DrugBank’s Clinical API is a powerful tool that can be used across a vast array of use cases including everything from EMR/EHR to hospice and precision medicine. We’ve intentionally built our Clinical API to connect multiple data points across unique modules as a means of delivering specific and empowering insights to the full range of our users.
We've outlined the best ways to use Adverse Effects via the Medication Search with our implementation guide below.
Looking for a different way to use the Clinical API? Discover all the implementation guides in the series.
What are Adverse Effects?
Adverse effects are unintended pharmacological effects that occur when a drug product is administered correctly. Knowing the adverse effects of a drug is important because not only do we want to ensure patients are benefiting from the drug, we want to ensure any associated health risks are minimized.
How Does the Adverse Effects via the Medication Search Work?
DrugBank’s Adverse Effects data is well structured and contains information about drug adverse effect profiles such as incidence, evidence type, patient characteristics and other details related to the adverse effect. There is more than one way to connect to DrugBank’s Adverse Effects endpoints. Here we will focus on showing you how to obtain a list of adverse effects reported for a specific drug product.
NOTE: When using the Adverse Effect endpoint, it is connected to product concepts via conditions, so part of the search involves searching a particular condition which returns it as an adverse effect. At DrugBank, a condition ID starts with the letters DBCON, followed by 7 numerical digits (e.g. DBCOND0000001)
Let’s take a look at this scenario:
A Physician is interested in starting treatment of busulfan in a patient diagnosed with chronic myelogenous leukemia. The patient also has underlying heart problems, and the physician plans to add busulfan into the patient’s medication regimen but is unaware of the adverse effects of the drug.
He can utilize the Medication Search endpoint using the product concept ID to verify the adverse effects of busulfan. There are several reported adverse effects (such as Nausea, Vomiting, Stomatitis, Hypomagnesemia, etc…) from the use of busulfan. He sees that one of the adverse effects is tachycardia, which is a heart rate that’s too fast. The physician can then note that busulfan as treatment for chronic myelogenous leukemia should not be recommended for this patient, and alternative treatments should be searched instead.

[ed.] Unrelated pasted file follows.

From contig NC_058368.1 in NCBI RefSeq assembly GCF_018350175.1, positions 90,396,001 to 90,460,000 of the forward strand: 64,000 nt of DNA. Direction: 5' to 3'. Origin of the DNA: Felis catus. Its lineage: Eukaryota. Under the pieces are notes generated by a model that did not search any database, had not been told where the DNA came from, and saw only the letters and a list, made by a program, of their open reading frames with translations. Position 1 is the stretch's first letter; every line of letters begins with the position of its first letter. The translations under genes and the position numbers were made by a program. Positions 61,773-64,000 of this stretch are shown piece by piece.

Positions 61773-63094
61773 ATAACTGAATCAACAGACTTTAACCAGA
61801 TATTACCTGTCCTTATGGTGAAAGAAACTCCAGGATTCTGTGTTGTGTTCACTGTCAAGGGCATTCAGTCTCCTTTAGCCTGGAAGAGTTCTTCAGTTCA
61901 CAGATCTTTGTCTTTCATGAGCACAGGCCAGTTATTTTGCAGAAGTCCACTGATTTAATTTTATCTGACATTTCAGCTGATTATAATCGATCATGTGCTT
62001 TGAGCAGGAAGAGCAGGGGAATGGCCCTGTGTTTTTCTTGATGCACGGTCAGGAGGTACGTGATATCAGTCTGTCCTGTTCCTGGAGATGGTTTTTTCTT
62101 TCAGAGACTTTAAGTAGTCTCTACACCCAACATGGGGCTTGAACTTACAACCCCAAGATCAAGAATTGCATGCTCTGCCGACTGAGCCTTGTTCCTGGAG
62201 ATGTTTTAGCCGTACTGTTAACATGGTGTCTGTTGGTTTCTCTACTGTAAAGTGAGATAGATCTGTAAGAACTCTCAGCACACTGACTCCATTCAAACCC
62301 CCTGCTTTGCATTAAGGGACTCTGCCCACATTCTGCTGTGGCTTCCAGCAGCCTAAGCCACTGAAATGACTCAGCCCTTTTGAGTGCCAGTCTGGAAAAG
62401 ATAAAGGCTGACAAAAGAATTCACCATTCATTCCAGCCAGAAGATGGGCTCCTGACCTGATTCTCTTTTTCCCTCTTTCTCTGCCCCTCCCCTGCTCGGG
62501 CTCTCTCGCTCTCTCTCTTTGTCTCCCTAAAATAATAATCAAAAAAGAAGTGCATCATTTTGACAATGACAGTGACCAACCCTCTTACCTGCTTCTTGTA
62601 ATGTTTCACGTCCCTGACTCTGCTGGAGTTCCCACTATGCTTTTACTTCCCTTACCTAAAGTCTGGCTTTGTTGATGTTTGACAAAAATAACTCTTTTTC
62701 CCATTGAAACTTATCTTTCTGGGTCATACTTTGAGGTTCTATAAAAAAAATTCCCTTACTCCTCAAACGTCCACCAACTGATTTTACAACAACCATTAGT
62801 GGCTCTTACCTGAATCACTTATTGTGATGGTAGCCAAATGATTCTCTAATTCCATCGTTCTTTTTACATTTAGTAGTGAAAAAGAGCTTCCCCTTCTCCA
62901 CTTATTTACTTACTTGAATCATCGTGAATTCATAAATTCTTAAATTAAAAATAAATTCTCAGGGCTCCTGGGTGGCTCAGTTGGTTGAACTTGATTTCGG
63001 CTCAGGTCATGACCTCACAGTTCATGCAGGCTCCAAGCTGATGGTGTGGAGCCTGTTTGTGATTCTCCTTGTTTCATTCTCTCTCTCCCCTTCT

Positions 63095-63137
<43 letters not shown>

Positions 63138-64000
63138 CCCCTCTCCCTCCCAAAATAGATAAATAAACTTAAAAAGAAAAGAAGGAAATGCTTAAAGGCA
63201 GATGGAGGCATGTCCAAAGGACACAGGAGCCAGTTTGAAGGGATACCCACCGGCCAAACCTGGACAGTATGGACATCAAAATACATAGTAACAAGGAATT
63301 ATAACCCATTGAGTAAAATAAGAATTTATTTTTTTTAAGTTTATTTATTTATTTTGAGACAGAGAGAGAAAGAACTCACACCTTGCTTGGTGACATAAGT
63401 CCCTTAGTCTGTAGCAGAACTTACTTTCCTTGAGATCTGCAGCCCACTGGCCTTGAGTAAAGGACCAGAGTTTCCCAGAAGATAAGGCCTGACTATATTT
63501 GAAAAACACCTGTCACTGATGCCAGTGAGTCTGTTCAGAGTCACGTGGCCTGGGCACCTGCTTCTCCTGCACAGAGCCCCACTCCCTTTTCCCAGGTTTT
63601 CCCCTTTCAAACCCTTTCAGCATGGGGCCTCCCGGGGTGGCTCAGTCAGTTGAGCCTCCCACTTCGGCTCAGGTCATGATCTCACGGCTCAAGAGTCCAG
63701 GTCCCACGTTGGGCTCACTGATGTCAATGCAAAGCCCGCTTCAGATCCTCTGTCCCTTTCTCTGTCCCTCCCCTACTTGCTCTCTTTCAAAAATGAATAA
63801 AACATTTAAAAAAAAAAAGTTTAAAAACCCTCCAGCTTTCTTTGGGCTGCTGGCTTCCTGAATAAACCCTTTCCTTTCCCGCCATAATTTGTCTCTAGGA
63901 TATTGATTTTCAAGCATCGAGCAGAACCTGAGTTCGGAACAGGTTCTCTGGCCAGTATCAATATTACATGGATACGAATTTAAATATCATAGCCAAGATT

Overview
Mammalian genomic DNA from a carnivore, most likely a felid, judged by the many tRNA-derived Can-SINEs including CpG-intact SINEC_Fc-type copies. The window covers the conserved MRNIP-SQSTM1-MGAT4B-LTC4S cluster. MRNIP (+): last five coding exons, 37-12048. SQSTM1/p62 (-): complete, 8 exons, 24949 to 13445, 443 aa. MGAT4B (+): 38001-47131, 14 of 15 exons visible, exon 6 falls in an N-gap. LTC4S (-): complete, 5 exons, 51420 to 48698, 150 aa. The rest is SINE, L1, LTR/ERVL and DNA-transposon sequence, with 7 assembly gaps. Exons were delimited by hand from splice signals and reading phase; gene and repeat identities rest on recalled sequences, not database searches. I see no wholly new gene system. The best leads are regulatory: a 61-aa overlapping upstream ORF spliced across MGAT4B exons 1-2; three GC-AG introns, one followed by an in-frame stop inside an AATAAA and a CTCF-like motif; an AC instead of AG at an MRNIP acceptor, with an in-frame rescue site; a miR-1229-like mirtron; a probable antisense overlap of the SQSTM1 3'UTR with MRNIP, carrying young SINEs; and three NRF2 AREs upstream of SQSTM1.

Step 1: Using the base URL for the medication search, obtain the product concept id for busulfan:
Step 2: Grab and store the drugbank_pcid: DBPC0115641
Step 3: To get the adverse effects related to the Product Concept ID saved in Step 2. Add “adverse_effects” to the end of the call:https://api.drugbank.com/v1/product_concepts/DBPC0014482/adverse_effects
NOTE: The results of this call produced numerous hits for the adverse effects of busulfan. Here we’re showing a snippet of the return of interest, which reads, “The drug Busulfan (line 744) was administered intravenously (line 748) in a clinical trial (line 752) that was carried out in the US (line 754). 44% of the patients (line 758) who took the experimental drug (line 577) reported an adverse effect of Tachycardia (line 762).
Another point to mention is the adverse effects may include or exclude “patient characteristics,” which provides additional context to the adverse effect in question. In this response, a patient with prior allogeneic hematopoietic cell transplantation (line 770), which is a procedure that involves a patient receiving a donor's bone marrow or blood, may experience tachycardia when given Busulfan. Providing the patient’s characteristic gives additional context to the adverse effect in question, which may help researchers and the like make better-informed decisions.
TIP: We can see that the adverse effect tachycardia is connected to the condition assigned with “drugbank_id”: “DBCOND0007731” in line 763. External IDs such as MedDRA, SNOMED and ICD-10 are also mapped in lines 764, 765, 766, respectively. This is beneficial for customers who already have an existing system with these external IDs, which will allow for easier integration.
Important fields for Adverse Effects
The Adverse Effects data through DrugBank’s API contains several pieces of information, though some of those returned may not be as beneficial, depending on your needs. For instance, the evidence_type array may have results originating from clinical trials, uncontrolled trials, varying reports, etc… and the incidences array will have a “kind” field such as experimental, placebo, comparator, and a “percent” value connected to the “kind” specified. If only certain criteria of these arrays are needed, you may filter out certain responses so as not to overwhelm the list returned in the call. For instance, if you are only interested in returns where the reported adverse effects are from clinical trial patients who were administered the experimental drug, you could filter results to show only when evidence_type: clinical trial and the kind: experimental.
Here is some common information from the adverse effects search that may be of interest:
Additional Helpful Parameters:
No matter your use case, our Clinical API provides a range of powerful tools to help you bring more certainty and speed to you and your user’s day. Depending on your specific needs, it’s a good idea to explore a variety of DrugBank's options to find the right module for you. Our customer success team has the know-how and experience to help you identify what will work best for you and guide you along the way as you get up and running.